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I have wanted to see the Amazon Spheres since they opened on January 30, 2018. Amazon’s website says:
The Spheres are a place where employees can think and work differently surrounded by plants.
The Spheres are a result of innovative thinking about the character of a workplace and an extended conversation about what is typically missing from urban offices– a direct link to nature. The Spheres are home to more than 40,000 plants from the cloud forest regions of over 30 countries.
Amazon offers two public showings a month, but at the time I checked on them the reserved spaces were full far into the future. I decided to ask a friend who works at Amazon if employees were allowed to bring visitors. He said “Yes”, and offered to show me the Spheres. It took me until November 20th to take him up on his generous offer, but the day finally arrived.
When we entered the Spheres, the first thing I saw was a living wall (aka green wall). I had looked up living walls when I was working on a PNW GreenFriends Newsletter (Issue 87, page 23) a few months ago. I was impressed by the concept and by seeing photos of living walls throughout the world. And now I was standing in front of one.
This living wall was 3 stories high. It was impossible for me to photograph it in its entirety but I did my best.
When I left the wall, I looked around me. I felt as if I had entered a wonderland. The area shown in the photo below had small waterfalls.
There were so many beautiful plants.
(Click on the galleries to enlarge the photos.)
I was surprised to learn that these were ginger plants.
I thought these carnivorous plants were fascinating. They reminded me of the Venus fly trap plant I had when I was a kid.
As Rashmesh and I walked up the stairs, we had various views of the big living wall.
There was a tree inside the spheres that was three stories high. How in the world had they brought it to Seattle? And how did they get it into the building, or did they build the spheres around it? I wish I had asked. The first photo shows the top part of the tree; the second shows the middle section; and you can see part of the trunk on the right side of the third photo.
The plant in the first photo below was called fan aloe. I’ve never seen aloe that looks like that! I don’t know the name of the plant in the second and third picture but I thought it was beautiful… and fascinating.
Before I knew it, we had made it through the spheres. I imagine I could visit these structures over and over and each time see plants I hadn’t seen before. Perhaps I will do that.
Thank you Rashmesh… for giving me this experience!
When Sarva (Shirley) and I were working in the Greenbelt on Sunday, Sarva saw some BIG mushrooms. It seemed to me that they were in the same place as mushrooms I had photographed on October 29 and had included in my November 4th post. Could they have grown so big so fast?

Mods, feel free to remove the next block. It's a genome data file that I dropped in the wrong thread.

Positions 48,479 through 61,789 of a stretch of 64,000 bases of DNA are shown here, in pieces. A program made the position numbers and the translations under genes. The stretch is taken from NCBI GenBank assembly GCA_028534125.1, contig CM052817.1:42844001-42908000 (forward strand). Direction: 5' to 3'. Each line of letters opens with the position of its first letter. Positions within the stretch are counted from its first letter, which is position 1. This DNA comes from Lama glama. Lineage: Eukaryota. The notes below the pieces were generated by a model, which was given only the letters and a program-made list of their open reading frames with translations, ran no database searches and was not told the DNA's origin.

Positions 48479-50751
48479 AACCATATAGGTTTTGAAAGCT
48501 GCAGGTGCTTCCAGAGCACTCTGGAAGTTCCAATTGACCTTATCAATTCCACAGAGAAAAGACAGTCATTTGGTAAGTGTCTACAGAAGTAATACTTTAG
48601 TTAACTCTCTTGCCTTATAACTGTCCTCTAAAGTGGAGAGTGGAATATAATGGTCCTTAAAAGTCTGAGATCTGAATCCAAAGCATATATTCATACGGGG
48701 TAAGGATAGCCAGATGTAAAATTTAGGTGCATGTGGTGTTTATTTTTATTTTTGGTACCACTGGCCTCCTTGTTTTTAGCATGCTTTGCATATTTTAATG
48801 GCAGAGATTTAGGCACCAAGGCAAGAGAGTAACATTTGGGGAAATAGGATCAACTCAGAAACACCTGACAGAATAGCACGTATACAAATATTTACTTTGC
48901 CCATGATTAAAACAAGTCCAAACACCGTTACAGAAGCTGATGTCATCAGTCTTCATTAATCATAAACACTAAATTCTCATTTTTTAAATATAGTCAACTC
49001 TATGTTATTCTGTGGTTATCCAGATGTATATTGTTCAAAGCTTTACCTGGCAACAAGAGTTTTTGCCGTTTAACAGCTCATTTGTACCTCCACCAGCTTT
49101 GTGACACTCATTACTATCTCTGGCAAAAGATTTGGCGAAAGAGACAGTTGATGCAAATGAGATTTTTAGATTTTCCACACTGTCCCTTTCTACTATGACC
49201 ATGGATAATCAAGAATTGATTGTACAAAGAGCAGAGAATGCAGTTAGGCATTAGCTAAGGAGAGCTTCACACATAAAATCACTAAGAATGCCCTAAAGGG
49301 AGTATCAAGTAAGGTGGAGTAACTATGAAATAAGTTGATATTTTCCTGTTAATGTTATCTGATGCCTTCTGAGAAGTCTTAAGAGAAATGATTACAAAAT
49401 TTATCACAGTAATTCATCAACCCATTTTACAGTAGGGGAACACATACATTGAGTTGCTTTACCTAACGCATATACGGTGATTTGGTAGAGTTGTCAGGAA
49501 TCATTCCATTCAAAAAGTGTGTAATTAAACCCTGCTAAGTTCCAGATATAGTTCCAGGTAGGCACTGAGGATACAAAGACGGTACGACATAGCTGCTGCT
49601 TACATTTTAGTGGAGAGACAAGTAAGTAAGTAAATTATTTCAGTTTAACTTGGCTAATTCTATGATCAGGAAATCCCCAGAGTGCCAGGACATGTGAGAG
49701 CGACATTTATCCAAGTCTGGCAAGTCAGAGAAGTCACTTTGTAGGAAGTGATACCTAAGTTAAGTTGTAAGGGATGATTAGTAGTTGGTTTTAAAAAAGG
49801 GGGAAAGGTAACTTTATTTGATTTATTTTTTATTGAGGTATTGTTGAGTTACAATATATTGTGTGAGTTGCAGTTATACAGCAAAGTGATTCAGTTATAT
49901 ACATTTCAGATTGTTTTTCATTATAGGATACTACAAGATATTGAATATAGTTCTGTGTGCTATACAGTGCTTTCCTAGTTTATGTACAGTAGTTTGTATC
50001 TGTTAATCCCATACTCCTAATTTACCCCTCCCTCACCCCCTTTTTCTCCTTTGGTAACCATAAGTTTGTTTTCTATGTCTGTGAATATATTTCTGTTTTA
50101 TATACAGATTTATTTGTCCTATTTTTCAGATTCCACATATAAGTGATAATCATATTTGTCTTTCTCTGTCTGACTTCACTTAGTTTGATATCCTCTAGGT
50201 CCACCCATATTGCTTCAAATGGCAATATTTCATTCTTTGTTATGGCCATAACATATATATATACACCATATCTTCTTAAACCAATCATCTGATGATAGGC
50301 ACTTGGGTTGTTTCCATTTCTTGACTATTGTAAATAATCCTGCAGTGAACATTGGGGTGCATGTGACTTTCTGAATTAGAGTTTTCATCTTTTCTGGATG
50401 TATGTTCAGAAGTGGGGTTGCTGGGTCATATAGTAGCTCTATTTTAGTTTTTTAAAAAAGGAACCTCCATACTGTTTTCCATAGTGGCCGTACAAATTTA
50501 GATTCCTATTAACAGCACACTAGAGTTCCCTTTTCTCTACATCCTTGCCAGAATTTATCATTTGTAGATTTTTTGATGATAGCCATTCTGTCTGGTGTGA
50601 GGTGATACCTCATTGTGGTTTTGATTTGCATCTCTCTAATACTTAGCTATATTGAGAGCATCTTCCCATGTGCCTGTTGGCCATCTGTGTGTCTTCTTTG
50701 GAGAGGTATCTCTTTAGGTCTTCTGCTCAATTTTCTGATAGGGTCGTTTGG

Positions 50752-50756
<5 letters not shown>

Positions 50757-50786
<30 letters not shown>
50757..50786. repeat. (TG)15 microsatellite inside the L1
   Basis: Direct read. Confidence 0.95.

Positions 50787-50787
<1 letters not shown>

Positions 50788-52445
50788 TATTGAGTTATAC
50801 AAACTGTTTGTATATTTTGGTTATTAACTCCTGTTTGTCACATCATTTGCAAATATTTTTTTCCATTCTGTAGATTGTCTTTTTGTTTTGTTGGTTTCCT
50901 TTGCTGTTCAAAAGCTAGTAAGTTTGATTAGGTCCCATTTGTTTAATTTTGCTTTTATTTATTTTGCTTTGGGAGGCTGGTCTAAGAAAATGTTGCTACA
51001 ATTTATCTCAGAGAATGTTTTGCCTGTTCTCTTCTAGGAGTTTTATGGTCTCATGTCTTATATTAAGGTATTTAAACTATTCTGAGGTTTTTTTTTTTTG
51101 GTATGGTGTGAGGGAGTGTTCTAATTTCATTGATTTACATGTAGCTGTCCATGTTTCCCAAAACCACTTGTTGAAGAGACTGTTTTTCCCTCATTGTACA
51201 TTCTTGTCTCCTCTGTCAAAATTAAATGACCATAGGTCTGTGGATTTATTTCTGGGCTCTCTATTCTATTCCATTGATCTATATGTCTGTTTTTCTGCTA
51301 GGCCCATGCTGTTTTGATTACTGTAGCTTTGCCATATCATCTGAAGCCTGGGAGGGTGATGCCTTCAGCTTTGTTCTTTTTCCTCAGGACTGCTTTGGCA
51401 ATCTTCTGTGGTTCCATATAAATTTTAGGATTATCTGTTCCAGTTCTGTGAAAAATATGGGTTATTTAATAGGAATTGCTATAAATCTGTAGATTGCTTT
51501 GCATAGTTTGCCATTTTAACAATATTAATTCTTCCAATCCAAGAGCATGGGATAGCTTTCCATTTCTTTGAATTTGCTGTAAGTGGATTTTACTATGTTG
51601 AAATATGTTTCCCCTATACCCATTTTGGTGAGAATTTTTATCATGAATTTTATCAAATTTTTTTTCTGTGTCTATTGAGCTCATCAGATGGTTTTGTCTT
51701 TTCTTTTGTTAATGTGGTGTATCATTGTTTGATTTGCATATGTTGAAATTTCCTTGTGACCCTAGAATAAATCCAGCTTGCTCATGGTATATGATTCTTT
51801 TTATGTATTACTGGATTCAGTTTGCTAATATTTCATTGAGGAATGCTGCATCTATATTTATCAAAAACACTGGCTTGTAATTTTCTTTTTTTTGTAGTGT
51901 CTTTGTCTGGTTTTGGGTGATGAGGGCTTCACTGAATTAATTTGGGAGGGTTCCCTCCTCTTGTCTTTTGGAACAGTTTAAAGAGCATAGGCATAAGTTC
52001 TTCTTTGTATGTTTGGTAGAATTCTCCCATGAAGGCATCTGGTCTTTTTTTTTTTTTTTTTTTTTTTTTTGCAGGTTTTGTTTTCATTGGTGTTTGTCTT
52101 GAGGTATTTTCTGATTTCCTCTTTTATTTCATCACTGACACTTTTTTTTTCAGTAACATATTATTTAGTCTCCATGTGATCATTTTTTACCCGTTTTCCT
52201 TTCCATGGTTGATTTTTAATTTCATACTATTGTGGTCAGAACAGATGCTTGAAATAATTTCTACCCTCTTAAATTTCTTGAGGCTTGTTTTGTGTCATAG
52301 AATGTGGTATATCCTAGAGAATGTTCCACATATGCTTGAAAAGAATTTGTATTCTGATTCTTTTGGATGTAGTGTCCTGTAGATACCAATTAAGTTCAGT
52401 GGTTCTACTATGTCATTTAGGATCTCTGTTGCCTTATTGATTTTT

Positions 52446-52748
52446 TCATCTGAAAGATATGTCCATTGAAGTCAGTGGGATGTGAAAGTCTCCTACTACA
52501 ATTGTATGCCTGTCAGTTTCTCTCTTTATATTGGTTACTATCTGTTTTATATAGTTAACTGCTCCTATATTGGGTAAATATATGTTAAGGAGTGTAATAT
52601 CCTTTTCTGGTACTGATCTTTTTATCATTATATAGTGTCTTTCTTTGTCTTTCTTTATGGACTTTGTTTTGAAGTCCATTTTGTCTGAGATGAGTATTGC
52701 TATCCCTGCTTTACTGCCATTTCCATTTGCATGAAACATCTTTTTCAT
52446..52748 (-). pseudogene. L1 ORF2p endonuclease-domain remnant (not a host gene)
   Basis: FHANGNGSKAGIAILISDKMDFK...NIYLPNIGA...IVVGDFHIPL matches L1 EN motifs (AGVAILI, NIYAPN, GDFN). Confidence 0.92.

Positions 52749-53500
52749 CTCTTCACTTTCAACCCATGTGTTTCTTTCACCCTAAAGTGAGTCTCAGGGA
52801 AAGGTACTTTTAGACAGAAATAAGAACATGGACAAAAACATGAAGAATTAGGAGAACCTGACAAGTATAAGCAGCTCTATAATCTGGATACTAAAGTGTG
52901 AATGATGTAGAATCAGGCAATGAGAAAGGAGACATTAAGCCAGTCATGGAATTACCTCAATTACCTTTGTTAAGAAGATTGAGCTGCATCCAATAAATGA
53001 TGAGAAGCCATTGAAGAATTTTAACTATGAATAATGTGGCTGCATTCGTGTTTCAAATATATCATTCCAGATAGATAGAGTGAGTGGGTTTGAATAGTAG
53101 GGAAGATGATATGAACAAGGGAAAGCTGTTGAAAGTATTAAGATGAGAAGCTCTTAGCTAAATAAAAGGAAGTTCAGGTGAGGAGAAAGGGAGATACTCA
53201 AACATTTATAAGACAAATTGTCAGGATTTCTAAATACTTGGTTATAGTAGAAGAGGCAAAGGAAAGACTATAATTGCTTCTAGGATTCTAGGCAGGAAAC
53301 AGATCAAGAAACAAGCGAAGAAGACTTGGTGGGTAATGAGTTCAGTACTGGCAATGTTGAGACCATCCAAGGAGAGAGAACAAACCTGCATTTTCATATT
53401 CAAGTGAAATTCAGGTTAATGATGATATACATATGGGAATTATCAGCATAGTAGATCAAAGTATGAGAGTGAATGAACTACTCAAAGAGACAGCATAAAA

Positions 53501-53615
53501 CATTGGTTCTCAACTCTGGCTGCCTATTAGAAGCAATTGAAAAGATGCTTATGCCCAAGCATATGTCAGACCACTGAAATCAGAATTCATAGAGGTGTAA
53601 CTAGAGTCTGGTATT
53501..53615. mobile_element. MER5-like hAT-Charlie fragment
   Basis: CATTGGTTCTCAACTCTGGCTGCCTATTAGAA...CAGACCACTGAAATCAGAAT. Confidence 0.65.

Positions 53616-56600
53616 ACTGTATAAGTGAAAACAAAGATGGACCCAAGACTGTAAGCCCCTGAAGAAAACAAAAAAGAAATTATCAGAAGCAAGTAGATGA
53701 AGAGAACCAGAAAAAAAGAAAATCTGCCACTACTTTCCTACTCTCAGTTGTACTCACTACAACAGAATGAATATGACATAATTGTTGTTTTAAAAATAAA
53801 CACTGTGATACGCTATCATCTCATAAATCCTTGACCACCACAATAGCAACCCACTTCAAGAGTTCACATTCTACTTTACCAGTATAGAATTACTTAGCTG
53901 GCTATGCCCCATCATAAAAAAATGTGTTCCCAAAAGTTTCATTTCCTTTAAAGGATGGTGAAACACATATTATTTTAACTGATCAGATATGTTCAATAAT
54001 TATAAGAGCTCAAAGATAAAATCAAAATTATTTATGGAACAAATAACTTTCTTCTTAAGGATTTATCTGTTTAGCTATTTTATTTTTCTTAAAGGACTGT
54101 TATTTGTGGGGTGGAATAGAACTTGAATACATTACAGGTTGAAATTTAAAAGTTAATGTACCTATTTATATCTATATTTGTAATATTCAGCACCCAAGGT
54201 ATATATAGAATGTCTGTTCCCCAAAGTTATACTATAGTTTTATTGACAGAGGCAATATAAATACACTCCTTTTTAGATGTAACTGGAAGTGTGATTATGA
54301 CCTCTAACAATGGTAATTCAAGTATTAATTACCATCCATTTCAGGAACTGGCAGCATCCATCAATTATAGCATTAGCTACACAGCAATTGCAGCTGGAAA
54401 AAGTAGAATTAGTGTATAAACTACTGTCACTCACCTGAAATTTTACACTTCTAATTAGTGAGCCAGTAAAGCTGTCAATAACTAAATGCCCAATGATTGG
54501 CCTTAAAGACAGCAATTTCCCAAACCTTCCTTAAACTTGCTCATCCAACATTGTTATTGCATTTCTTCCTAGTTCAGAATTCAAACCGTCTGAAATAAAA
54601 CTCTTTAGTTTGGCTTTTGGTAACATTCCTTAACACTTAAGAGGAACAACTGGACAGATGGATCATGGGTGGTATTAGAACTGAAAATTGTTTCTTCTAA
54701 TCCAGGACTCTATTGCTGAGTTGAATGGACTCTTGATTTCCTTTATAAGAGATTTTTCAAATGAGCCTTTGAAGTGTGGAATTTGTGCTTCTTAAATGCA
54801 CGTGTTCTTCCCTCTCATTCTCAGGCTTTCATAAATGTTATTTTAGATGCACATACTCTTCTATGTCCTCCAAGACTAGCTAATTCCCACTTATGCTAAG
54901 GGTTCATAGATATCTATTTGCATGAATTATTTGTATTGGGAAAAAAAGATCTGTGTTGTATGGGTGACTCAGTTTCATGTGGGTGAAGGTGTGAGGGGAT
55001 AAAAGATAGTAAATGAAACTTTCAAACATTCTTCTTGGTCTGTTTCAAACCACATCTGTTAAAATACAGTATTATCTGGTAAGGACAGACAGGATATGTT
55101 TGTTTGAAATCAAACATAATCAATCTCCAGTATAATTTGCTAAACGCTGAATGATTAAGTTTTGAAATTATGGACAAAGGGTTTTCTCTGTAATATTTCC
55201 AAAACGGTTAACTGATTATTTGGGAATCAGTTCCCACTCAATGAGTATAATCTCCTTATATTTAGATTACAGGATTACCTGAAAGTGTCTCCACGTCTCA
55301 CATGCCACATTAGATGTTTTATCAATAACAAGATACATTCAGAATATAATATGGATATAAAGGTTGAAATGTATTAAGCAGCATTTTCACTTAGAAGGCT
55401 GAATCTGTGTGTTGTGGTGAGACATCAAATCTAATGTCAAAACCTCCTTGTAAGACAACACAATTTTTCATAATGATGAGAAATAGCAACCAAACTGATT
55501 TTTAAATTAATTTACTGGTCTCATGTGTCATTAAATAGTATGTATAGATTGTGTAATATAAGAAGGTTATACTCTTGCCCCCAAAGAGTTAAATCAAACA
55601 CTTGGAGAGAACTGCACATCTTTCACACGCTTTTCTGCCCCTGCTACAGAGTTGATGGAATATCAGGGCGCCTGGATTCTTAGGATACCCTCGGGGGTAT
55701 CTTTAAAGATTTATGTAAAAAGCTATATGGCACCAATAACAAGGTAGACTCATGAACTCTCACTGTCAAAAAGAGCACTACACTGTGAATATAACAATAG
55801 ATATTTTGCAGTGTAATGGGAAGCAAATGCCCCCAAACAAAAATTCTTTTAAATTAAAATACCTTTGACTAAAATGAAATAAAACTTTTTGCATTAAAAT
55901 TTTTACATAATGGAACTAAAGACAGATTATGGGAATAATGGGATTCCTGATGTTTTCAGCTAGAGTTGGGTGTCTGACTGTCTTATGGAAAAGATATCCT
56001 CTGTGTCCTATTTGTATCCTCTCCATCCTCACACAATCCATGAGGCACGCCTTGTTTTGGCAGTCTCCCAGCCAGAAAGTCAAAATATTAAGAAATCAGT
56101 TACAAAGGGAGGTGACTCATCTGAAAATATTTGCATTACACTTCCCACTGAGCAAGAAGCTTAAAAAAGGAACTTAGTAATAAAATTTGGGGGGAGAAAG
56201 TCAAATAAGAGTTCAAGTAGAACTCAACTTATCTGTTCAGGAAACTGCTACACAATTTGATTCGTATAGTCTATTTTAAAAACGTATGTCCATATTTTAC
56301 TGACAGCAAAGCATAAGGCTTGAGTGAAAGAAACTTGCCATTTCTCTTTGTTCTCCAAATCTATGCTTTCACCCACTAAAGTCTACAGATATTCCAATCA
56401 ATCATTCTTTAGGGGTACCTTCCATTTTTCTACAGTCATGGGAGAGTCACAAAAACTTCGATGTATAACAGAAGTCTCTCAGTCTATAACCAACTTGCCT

(Click on the gallery to enlarge the photos.)
I realized there was one photograph I hadn’t shared in that post. It was of two mushrooms that were near the patch of mushrooms that I had included.
When I looked at the two photos together and compared them to the new photos, I realized I was seeing the same mushrooms. They had indeed grown this big in one week. Now, they were near the end of their life cycle.
Yesterday, I saw another patch of mushrooms that I had shared in my previous post. They had both grown and multiplied.
The plant order for our Greenbelt restoration site arrived today. As I was sorting them out, a shiny object caught my eye. When I looked closer, I discovered that it was the shell of a snail.
The snail was moving along the top of a pot. By the time I grabbed my iPhone camera, it looked to me like it was planning to go down the side of the pot.
I was wrong. That was not what the snail had in mind.
I loved watching the snail’s amazing journey. However, I didn’t want it eating the new Greenbelt plants, so I carried it to a place where it could munch on something else.
In my front yard there is a dahlia plant that has gigantic blooms. In mid to late summer it looks like this:
When I came back from India this year (towards the end of September), the blooms were dead, or dying. A week or so later, I cut them off. There were still some tiny buds on the plant. I left them alone event though I thought it was too late in the season for them to bloom.
When I walked by the plant on October 16, I was startled by what I saw. The buds were opening!
The flowers didn’t have the brilliant color of the dahlia in the summer, but they were beautiful in their own way. And they certainly show traits of Mother Nature such as the will to live and the tendency to give and give and then give some more..
Again, I’m going to take advantage of Cee’s expanded version of what can be considered for the Flower of the Day Challenge.
This weekend, I was planting Willow cuttings (live stakes) with a friend. A gelatinous substance on one of the branches caught my eye.
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